In Vancouver, British Columbia, Airbnb and Expedia have a lock on 90% of the short term rental activity. Mayor Gregor Robertson claims that “Short term rentals now make up 30% of Vancouver’s accommodations for tourists. Airbnb is effectively Vancouver’s largest hotel.” Since the city has a low vacancy rate for housing. city officials want to put limits on this type of rental.
Proposed Limits On Short Term Rentals
The goal in establishing short-term rental policies is to preserve the right of property owners to rent out their property while keeping housing “for homes first.” Proposed legislation, said to come into effect in April 2018, would allow homeowners and mentors to list their primary residence on Airbnb and similar sites for a $49 fee. They could not apply for licenses for basement apartments, laneway homes, or second homes. The result of this law would be to take about 1,000 listings off the market (30%), while leaving 70% untouched. Airbnb would have to list the license number online and a transaction fee of up to 3% to the city, along with federal and provincial taxes.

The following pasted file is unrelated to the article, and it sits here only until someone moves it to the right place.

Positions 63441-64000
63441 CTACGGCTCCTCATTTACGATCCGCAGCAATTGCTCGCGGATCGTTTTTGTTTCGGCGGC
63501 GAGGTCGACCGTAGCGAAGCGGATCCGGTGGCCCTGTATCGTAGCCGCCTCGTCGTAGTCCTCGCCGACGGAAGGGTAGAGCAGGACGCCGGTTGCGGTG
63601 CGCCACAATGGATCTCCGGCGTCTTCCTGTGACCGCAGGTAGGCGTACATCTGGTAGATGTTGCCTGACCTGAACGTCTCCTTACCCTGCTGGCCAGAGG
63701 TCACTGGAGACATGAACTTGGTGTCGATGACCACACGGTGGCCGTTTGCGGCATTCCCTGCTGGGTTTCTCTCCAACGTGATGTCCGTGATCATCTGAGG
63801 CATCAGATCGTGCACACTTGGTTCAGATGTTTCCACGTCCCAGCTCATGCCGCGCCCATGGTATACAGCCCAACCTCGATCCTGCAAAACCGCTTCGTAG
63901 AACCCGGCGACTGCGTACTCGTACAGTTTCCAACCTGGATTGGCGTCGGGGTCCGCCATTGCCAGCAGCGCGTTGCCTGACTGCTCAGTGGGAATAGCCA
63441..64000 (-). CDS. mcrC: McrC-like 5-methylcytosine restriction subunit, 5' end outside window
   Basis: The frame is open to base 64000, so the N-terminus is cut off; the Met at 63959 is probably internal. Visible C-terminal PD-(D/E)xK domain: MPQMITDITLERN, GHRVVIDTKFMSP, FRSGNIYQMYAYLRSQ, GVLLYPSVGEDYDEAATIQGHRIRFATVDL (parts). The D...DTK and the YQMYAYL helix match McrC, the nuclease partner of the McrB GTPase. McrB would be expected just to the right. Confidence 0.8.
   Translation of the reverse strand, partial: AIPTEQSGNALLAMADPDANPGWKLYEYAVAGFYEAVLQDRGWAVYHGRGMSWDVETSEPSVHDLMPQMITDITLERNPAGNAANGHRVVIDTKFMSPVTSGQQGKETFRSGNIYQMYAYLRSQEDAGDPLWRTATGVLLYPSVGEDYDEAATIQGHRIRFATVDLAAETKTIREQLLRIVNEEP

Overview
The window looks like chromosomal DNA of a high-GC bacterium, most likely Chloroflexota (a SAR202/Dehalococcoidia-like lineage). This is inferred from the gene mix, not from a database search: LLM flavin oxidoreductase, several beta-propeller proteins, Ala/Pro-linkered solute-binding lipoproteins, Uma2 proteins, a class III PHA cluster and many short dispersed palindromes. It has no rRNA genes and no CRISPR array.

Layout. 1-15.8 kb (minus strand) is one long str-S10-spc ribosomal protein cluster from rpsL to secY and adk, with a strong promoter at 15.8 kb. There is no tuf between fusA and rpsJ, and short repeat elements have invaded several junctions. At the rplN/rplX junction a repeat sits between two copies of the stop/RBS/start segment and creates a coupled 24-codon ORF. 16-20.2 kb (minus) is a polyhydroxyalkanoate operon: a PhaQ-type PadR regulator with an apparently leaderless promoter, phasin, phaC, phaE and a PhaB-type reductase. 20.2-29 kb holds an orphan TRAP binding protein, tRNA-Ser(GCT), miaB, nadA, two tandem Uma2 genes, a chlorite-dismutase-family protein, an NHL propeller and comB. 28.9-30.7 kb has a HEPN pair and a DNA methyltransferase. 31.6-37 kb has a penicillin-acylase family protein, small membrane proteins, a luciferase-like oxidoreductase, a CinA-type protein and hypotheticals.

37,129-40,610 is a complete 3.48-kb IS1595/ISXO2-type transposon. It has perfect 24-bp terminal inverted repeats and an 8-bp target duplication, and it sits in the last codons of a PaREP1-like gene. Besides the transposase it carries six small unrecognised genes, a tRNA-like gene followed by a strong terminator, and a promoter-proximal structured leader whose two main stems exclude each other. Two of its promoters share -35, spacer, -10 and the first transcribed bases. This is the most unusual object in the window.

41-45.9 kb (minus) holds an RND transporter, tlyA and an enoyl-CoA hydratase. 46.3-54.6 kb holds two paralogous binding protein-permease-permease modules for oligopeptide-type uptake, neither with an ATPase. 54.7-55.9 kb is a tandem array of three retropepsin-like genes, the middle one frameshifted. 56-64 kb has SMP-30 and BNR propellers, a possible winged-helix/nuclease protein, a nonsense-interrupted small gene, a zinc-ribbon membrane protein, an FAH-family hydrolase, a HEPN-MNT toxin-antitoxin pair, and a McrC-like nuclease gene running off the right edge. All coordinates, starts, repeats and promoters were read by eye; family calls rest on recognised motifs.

As the city clamps down on short-term rentals, there is also great concern about empty homes which are often used as short-term rentals. In 2017, an annual empty home tax of 1% of the homes assessed value will be charged to owners if the home is not lived in on a long-term basis by the owner or a long-term tenant.
The proposed law has made housing advocates wonder what the impact will be on low income residents. Karen Sawatzky, head of the city’s Renter’s Advisory Committee, notes, many low income people who cannot afford to rent a home or apartment can comfortably afford a room in a house. According to Sawatzky, these new regulations do not address the issue of a dwindling supply of long-term room rentals.